Aside from the usual symptoms of MS a health care provider may suspect MS if there are decreases in the function of two different parts of the central nervous system (such as abnormal reflexes) at two different times.

      A neurological exam may show reduced nerve function in one area of the body, or spread over many parts of the body. This may include:

      Abnormal nerve reflexes

      Decreased ability to move a part of the body

      Decreased or abnormal sensation

      Other loss of nervous system functions

      An eye examination may show:

      Abnormal pupil responses

      Changes in the visual fields or eye movements

      Decreased visual acuity

      Problems with the inside parts of the eye

      Rapid eye movements triggered when the eye moves

      Tests to diagnose multiple sclerosis include:

      Lumbar puncture (spinal tap) for cerebrospinal fluid tests, including CSF oligoclonal banding

      MRI scan of the brain and MRI scan of the spine are important to help diagnose and follow MS

      Nerve function study (evoked potential test)

      I hope that this helps. Good luck to you….

  1. MC

    I need to interview a teacher of students with Severe and Multiple Disabilities?
    I need to interview a teacher of students with severe and multiple disabilities on the following topics:
    (1) How do they define the disorders in terms of education?
    (2) What are the needs of these students?
    (3) What are the characteristics of the special need students?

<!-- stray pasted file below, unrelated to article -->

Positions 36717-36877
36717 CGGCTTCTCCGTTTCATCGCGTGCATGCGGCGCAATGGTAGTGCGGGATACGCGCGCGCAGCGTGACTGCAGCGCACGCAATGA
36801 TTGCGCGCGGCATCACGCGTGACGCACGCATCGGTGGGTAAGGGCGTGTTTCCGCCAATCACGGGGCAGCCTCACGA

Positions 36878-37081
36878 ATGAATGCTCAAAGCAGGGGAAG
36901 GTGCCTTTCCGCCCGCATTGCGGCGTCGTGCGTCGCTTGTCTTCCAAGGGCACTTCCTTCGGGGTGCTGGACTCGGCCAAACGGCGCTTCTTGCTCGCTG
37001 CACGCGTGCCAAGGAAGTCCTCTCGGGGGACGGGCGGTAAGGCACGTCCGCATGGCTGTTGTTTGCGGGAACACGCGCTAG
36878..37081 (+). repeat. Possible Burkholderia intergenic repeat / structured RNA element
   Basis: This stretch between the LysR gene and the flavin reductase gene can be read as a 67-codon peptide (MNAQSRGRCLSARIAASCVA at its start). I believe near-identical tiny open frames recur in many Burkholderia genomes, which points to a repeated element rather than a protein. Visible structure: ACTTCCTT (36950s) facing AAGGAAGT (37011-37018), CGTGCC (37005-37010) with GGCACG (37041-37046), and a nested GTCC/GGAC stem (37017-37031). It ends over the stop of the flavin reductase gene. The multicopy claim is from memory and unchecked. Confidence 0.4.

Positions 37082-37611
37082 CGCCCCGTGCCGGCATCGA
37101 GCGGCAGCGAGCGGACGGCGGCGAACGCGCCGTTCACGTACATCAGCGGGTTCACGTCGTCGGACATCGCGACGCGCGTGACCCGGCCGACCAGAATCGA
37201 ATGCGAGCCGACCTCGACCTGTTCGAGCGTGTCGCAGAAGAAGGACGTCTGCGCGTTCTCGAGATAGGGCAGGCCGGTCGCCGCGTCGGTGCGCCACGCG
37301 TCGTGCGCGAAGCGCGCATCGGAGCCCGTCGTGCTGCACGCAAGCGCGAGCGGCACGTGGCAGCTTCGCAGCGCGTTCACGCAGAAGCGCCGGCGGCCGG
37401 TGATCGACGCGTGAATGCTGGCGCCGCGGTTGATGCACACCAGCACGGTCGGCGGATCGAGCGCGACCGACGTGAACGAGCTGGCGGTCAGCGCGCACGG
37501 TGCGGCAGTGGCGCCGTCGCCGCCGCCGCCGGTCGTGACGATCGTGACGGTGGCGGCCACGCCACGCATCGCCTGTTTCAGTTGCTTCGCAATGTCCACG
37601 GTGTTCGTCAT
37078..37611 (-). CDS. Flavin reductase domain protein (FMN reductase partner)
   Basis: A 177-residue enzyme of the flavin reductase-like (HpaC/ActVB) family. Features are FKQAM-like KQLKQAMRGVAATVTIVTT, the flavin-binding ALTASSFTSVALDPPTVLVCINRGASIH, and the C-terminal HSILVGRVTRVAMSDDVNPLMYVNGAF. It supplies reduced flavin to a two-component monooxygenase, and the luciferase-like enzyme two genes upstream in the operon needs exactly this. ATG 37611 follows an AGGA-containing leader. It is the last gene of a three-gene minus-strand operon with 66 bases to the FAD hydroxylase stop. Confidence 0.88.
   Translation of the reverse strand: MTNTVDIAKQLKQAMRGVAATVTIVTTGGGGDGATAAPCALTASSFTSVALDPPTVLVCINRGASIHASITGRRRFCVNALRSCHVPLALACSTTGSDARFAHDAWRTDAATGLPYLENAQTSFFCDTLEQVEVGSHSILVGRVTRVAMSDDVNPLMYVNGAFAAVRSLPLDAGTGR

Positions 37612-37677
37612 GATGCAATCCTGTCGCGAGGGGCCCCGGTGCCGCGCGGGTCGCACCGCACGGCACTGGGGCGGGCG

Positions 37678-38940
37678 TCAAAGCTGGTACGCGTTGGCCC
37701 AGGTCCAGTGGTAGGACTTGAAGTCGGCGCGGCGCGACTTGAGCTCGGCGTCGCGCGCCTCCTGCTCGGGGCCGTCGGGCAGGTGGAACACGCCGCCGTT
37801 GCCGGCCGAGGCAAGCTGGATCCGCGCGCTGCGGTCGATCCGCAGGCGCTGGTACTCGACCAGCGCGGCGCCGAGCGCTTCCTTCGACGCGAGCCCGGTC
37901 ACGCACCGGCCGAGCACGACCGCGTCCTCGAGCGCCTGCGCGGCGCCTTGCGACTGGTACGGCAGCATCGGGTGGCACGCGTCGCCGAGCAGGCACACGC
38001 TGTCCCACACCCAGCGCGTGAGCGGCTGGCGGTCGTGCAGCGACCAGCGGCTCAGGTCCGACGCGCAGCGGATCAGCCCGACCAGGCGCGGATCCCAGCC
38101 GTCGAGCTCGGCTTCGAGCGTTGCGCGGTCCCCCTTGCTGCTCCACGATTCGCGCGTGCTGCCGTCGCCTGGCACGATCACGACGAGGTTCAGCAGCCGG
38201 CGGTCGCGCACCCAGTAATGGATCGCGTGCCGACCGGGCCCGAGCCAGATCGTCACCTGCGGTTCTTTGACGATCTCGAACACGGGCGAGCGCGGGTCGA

(4) What are the medical implications?
    (5) What are the educational implication?
    (6) What are the concerns in the classroom?
    (7) What are the teachers’ responsibilities?
    (8) Describe the classroom, teacher interactions and activities.

    1. Steve Emfield

      (1) How do they define the disorders in terms of education?
      This is a very complex question with multiple answers. One of the most common ways of defining an educational disorder is a two-year gap between a student’s potential and that student’s performance in a given academic skill area. Other tests are used based upon symptoms found in the DSM-V (Diagnostic and Statistical Manual of Mental Disorders).

      (2) What are the needs of these students?
      Needs fall into the categories of educational/academic, social, and physical. Other related needs may include transportation, speech, physical therapy, occupational therapy, etc.

      (3) What are the characteristics of the special need students?
      That is a little bit like asking what are the needs of students without special needs. All student have some needs in common, such as accessing the curriculum, motivation, social inclusion, and health. Those with disabilities have additional needs that pertain to their specific disabilities and how it affects them as an individual.